Sunday, April 1, 2012

Political Language and Children

            This is just a random thing that shows how learning worked for me as a kid.  I was born in 1985, and don't have to many memories before 1990, and the three strongest memories I have from that year was my brother falling and hitting his head at a house we lived at in Bradenton, moving into our house in North Port (I actually remember saying something like, "I turn 5 next week", in our soon to be living room that was completely devoid of furniture), and a conversation I heard between my parents about the first Gulf War (I remember my dad explaining how little military Iraq had and my Mom being concerned that the war was going to get out of control, I believe she was concerned because my uncle John was 17 at the time and a draft would have been a hard thing for our family).

Yeah, looks pretty bleak.
             The thing is I had no conscious memory of a presidential election, and I had always heard President Bush referred to as a Republican, and when he ran for reelection in 1992 I heard Republican and Democrat a lot, but did not really know what they meant, but I assigned them a definition in my head that I wasn't consciously aware of, I was 7 and really didn't care at the time so it was not something I really labeled out loud.

            Cut to 4 years later and President Clinton was running for reelection against Senator Dole and Ross Perot.  At some point I said this, "So now President Clinton is the Republican." and my dad responded with, "No, son he is a Democrat."  Which confused us both really so I explained my definition of Republican, "I thought Republican meant the guy who was in the office, and Democrat meant challenger."

            I had never heard the word incumbent, and had heard President Bush referred to by party so frequently as a child that I had come to think of the word in those terms.  Conversely, I had never heard anyone refer to President Clinton by his party, he had always been called President Clinton.

            I didn't really realize why that was until I read the book "Bias" Freshman year of college, that this is the sort of thing you don't notice until it is pointed out.  The major networks refer to Republican Presidents and other Republican office holders as Republicans, but they don't do that for Democrats, Fox News refers to Democratic officer holders as Liberal or Democrats, but just refer to Republican office holders by name and title.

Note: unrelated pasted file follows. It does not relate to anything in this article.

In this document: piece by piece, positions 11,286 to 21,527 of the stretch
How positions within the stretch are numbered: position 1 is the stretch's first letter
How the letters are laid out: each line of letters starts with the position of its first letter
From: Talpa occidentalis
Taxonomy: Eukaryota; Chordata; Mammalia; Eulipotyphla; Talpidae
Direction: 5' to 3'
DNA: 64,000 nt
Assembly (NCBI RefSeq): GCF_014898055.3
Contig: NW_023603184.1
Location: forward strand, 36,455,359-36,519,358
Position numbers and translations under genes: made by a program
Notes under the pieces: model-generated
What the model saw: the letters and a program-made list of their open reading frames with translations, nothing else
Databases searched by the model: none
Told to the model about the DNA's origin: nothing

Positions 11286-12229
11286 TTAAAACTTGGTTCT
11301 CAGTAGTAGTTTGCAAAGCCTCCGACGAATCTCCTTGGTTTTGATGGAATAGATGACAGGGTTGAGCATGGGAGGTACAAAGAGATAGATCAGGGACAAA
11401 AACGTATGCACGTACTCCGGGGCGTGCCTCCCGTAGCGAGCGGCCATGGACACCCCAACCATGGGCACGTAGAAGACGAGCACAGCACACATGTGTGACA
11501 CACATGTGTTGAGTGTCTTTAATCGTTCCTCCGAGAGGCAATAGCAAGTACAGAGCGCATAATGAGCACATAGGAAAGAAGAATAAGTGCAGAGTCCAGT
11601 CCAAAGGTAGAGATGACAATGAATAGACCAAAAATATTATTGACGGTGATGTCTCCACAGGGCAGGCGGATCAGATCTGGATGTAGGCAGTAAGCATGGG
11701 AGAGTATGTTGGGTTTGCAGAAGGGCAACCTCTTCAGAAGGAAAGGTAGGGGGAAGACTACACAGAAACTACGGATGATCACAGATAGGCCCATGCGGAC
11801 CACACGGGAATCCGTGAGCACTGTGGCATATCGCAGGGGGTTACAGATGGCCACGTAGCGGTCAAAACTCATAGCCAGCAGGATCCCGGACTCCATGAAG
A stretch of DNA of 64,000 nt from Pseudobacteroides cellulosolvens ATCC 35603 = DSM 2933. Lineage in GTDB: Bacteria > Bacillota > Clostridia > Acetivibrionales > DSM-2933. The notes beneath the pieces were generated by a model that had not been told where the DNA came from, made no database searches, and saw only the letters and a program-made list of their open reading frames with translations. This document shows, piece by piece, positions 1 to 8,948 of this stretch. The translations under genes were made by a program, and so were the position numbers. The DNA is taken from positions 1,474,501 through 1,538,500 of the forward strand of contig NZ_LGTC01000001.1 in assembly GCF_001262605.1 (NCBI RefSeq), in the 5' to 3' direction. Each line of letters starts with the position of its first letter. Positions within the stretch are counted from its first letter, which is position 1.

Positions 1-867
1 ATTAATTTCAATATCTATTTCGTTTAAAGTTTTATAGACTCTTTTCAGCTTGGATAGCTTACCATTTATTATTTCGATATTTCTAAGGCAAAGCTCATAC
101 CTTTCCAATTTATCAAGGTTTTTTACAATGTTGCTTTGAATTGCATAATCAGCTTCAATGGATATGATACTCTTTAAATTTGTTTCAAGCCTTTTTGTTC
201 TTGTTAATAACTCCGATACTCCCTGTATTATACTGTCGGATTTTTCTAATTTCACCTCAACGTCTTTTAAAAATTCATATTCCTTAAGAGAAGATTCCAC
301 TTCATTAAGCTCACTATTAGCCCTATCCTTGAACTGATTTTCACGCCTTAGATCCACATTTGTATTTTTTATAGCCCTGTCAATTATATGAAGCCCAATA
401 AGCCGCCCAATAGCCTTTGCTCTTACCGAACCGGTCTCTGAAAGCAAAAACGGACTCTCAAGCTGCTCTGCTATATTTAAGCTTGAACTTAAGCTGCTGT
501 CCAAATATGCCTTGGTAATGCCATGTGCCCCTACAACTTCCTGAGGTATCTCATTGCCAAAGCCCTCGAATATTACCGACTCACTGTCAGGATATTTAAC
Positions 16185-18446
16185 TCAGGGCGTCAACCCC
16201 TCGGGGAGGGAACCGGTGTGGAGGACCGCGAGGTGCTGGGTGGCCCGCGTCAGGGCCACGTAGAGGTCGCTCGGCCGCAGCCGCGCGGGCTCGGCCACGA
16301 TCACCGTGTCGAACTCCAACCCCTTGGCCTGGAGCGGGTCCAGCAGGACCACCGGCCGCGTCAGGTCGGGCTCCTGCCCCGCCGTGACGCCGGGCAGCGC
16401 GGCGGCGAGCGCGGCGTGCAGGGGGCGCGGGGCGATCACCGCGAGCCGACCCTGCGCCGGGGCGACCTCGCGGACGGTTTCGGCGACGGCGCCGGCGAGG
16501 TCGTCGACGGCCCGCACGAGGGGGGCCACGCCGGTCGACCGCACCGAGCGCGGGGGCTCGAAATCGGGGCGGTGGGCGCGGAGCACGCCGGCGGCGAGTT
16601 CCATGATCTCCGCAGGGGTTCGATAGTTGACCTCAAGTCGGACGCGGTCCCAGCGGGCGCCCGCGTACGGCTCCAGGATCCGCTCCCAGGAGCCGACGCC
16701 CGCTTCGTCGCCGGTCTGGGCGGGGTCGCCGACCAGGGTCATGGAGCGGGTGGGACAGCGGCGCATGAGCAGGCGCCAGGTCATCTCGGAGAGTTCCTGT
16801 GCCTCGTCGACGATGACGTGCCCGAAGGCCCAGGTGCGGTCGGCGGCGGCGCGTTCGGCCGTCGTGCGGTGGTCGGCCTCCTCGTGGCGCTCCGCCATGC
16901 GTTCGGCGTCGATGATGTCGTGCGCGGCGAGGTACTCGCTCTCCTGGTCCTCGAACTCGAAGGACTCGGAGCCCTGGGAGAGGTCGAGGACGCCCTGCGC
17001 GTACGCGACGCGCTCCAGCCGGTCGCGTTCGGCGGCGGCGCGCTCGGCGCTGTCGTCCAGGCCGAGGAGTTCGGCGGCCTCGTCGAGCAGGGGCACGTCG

My family didn't have cable and watched ABC nightly news, so my mind had this engrained into it without noticing.  And since read "Bias" I have noticed something more, people in news who are not aligned with the President of the time, Bush or Obama, don't refer to them as President Bush or President Obama.  When Bush was President, ABC would call him Mr. Bush, while Fox would refer to him as the President.  Now things have flipped, Fox calls the President, Mr. Obama, and ABC calls him President Obama.  I am starting to wonder if these things are intentional slights or not, because it is rather consistent, and these "journalists" are reading from a teleprompter.

            Regardless, right now, lots of kids who don't chose what channel their parents watch are hearing either directly or indirectly the President getting referred to a certain way, and it is changing the way they understand the language of civics in the country.  changing the way they understand the words Socialist, Muslim, and Liberal.  I wonder how this will shape them.

Might make them all a bit cynical.

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